The study, which followed more than 10,000 heart attack survivors, showed that anti-inflammatory drug injections reduce the chances of getting a second heart attack or stroke by 15%. The patients, who received injections of the drug canakinumab four times a year, also had a significant reduction in deaths from cancer, especially lung cancer. Scientists are studying other anti-inflammatory drugs to better understand how they work.
Ridker predicts that cardiologists may soon be able to tailor heart disease treatments to different groups of patients, distinguishing those at risk due to high cholesterol from those at risk due to inflammation.
14. DNA EDITS TO ELIMINATE DISEASE
Scientists successfully edited DNA in human embryos for the first time this year, removing a genetic mutation that causes sudden death.
The achievement raises the possibility that families could soon prevent their children and future descendants from developing such debilitating or deadly inherited diseases as Huntington’s, Tay-Sachs, and cystic fibrosis.
“This is proof of concept,” says Paula Amato, an associate professor of obstetrics and gynecology at Oregon Health and Science University, who was part of the team that conducted the experiment.
The researchers used the new CRISPR-Cas9 gene-editing technology to do their work, and now they’ll try to repeat the experiment to better understand how the gene is being corrected, Amato says. But because of a federal ban on clinical trials that involve genetically modified embryos, they won’t be able to implant fertilized eggs into women in the US.
Some worry that gene editing could be used to create children with traits like superior intelligence or athletic prowess, but that isn’t technically feasible, says Amato. As of now, “you can’t replace one gene with another gene,” she says. “Embryos don’t like that.”
15. VIRTUAL REALITY THAT GIVES REAL PAIN RELIEF
Virtual reality therapy showed enormous promise this year, with studies suggesting that these high-tech treatments could reduce pain as well as potent drugs do. When patients at Cedars-Sinai Hospital in Los Angeles watched uplifting videos through virtual reality goggles, their pain levels dropped by 24%, says Brennan Spiegel, a physician and director of the hospital’s health services research.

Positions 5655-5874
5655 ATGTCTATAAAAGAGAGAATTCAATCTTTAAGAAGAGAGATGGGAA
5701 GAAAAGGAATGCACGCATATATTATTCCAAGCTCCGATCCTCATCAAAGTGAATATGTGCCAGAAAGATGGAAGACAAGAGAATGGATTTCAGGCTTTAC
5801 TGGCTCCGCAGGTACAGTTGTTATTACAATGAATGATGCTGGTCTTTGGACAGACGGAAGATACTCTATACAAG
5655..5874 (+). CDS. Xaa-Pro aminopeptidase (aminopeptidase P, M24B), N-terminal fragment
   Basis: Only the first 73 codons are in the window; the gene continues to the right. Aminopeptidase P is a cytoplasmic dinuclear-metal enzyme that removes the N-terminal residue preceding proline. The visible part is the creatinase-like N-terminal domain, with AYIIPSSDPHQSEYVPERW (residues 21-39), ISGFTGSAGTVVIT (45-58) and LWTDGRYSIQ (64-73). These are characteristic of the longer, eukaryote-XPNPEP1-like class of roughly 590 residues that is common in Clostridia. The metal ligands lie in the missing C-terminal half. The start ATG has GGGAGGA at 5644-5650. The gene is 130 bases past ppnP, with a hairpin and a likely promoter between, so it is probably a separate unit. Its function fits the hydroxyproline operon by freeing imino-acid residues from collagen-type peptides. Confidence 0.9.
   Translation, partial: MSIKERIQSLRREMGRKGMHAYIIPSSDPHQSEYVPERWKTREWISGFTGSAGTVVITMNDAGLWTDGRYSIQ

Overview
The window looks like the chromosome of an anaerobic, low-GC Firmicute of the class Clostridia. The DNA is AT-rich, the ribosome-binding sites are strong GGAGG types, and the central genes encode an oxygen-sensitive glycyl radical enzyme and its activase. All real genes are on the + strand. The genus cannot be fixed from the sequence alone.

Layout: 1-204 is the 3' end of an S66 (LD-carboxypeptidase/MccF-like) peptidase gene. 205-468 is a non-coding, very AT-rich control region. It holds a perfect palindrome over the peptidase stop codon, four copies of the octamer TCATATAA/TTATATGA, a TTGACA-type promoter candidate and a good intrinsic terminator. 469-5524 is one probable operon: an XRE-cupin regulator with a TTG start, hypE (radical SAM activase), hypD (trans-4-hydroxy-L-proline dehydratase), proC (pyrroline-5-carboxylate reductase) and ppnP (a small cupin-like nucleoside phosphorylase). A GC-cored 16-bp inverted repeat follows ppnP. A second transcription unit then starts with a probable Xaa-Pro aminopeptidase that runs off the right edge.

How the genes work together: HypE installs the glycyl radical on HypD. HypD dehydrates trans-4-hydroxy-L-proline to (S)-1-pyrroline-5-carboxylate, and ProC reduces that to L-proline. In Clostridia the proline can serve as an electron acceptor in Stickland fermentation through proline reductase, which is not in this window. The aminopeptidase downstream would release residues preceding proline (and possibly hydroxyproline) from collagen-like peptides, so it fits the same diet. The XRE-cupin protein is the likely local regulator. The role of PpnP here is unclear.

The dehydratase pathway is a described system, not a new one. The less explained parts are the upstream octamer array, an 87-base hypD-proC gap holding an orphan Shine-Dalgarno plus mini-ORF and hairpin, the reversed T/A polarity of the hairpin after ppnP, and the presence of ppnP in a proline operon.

“This works as well as—or better than—opioids,” says Spiegel, explaining that the therapy essentially overwhelms the brain with positive experiences, distracting it from the pain. Those with the most severe pain got the most relief, he says.
A virtual reality clinic is in the works, and Spiegel predicts that a new kind of medical professional will soon emerge: a virtual therapist, who will assess patients and prescribe specific virtual reality experiences, which can range from sitting on a beach to flying over Icelandic fjords. “This is the beginning of a new medical field,” he says.
16. PIG ORGAN TRANSPLANTS FOR PEOPLE
Scientists created designer piglets this year, genetically modifying them so their organs could be more safely transplanted into humans. The development raises hopes that xenotransplantation, the process of transferring organs from one species to another, could finally become a reality.
Scientists have tried—and failed—for more than a century to perform such surgeries, which could save countless lives because of the shortage of human organs available for transplant. More than 116,000 people are currently on waiting lists.
The piglets were created by eGenesis, a company that used the new high-tech gene-editing tool CRISPR to eliminate more than 2 dozen copies of pig genes that could produce dangerous viruses in humans.